Frozen Shoulder Research Study

Frozen Shoulder Research Study

The Study

This study was conducted under the guidance of Dr Bernie Carter PhD of the Metropolitan University of Manchester, who is our lead researcher in the UK. She is a well-respected researcher and lecturer in the field of pain research.

We used a mixed method, case study approach, based in the north-west using 5 experienced Bowen therapists. We obtained approval from the Lancaster Medical Ethics Committee which allowed a local GP to send medically diagnosed cases forward for treatment.

The treatment of individuals was assessed and Dr Carter catalogued the results with the help of the lead therapist in the project, Rick Minnery. 

A summary of the results is shown below and the complete study can be obtained from the Bowen Association office.

Carried out by

Dr. Bernie Carter & Rick Minery
Research carried out at University of Lancaster
By Dr. Bernie Carter, Principal Lecturer in Children’s Nursing – The Clinical Nursing Practice Research Unit

The Results

A significant improvement in shoulder mobility and associated function for all participants, with 70% of participants regaining full mobility (equal to the non-affected side) by the end of the treatment.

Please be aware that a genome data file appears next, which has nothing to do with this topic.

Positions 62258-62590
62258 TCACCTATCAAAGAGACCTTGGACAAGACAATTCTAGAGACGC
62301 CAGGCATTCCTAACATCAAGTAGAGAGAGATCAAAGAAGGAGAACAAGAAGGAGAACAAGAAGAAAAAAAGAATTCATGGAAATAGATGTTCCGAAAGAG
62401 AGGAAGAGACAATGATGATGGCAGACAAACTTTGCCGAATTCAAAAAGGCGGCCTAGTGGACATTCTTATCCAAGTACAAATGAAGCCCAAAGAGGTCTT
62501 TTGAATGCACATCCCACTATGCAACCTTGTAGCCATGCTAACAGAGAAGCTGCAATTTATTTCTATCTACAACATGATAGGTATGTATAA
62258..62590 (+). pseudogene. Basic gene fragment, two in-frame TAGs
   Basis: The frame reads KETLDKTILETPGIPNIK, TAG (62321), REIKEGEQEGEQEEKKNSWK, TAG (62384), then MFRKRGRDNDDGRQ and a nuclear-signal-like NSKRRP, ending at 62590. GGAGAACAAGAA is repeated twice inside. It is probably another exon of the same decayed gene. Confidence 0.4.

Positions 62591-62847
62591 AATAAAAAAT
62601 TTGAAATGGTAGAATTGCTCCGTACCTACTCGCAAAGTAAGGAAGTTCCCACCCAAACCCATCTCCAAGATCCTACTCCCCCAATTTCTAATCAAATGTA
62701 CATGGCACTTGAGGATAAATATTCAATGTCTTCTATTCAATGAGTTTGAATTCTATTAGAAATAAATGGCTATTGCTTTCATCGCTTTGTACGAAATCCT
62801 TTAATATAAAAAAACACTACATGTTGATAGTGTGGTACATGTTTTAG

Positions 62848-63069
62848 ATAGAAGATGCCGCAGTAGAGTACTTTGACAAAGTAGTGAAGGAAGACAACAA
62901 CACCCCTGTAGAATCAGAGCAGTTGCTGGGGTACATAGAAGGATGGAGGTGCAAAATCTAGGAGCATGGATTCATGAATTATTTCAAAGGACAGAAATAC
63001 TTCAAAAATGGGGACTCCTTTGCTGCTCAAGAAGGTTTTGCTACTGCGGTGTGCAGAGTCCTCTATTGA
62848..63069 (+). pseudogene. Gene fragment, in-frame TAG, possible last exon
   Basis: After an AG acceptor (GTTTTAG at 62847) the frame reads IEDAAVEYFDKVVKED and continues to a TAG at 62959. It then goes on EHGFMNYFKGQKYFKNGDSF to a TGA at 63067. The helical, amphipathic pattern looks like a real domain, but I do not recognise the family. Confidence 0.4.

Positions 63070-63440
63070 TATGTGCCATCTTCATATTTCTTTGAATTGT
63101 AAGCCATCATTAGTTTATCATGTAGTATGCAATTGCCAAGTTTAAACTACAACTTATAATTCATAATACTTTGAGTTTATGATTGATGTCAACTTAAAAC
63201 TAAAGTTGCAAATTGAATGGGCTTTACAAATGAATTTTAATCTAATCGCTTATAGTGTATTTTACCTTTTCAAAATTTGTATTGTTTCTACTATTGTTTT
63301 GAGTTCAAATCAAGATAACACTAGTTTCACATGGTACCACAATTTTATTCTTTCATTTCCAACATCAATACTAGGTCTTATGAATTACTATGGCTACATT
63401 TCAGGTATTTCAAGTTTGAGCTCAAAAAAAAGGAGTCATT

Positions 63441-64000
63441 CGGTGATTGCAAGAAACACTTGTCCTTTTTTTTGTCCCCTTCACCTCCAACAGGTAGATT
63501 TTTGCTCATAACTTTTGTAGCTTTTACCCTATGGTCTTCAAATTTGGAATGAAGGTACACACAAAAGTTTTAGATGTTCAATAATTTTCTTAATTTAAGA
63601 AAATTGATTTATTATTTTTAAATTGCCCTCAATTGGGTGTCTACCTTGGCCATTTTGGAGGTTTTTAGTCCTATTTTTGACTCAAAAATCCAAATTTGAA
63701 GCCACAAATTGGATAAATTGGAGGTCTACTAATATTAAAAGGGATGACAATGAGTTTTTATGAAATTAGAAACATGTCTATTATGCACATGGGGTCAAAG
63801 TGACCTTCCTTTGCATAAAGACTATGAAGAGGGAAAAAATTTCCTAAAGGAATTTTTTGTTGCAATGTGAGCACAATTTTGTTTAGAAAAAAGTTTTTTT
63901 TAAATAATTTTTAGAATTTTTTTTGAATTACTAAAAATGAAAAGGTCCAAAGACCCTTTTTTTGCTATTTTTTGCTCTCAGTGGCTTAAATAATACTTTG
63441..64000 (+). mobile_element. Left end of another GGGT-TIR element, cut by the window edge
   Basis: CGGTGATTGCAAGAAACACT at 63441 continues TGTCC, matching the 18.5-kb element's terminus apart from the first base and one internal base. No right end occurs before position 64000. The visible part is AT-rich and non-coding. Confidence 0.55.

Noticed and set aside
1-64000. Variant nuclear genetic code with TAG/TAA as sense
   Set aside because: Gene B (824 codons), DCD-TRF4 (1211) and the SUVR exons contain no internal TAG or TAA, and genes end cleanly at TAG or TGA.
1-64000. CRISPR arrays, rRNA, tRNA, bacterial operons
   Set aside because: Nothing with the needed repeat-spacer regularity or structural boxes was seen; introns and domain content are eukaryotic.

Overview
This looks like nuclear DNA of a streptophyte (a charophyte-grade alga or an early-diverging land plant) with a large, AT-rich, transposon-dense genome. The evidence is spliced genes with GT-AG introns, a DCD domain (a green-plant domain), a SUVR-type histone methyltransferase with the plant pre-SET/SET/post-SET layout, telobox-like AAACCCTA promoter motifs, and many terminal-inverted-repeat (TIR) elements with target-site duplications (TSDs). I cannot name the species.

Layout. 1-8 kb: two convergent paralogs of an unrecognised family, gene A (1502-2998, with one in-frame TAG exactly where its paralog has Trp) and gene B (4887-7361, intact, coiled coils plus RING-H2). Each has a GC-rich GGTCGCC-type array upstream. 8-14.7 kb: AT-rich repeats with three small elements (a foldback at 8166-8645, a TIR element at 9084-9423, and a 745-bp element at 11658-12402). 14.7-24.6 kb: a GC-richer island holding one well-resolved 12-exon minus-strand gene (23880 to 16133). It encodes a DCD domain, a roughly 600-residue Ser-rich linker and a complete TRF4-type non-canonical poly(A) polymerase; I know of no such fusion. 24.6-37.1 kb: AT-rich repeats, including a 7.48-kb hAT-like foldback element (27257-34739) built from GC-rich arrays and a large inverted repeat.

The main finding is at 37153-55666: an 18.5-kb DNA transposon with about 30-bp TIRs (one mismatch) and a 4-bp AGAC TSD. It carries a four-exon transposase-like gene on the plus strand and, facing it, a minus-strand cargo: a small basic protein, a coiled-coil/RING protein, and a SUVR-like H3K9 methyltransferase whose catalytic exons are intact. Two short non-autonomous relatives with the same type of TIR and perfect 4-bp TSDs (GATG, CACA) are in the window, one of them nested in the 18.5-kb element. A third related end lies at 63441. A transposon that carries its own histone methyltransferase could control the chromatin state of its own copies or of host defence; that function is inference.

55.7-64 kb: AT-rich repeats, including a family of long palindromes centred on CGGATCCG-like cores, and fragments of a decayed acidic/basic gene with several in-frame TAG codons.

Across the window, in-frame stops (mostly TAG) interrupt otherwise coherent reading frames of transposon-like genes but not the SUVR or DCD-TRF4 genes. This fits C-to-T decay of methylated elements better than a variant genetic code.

There were markedly reduced pain intensity scores and pain quality descriptors for all participants, although some participants recorded scores of 1-3 that they described as a slight ache to a mild pain. Participants at the end of the study no longer used the intense and invasive pain descriptors.

Bowen cannot, from this study, claim to be 100% successful, but it demonstrated a significant improvement for participants, even those with a very longstanding history of frozen shoulder. For the majority of participants it provided a good outcome particularly in relation to improved mobility.

All participants experienced improvement in their daily activities. None of the participants reported that their pain was having a severe impact on their daily activities, and there was a decrease in the reports of mild and moderate impact by the end of the treatment.

For the majority of participants (even those with a long standing problem) it provided a good outcome particularly in relation to improved mobility. In terms of the outcome measures used in other studies – success rate, mobility, pain and functional status – Bowen can be seen to be a positive intervention and certainly one which participants in the study evaluated as being highly satisfactory.

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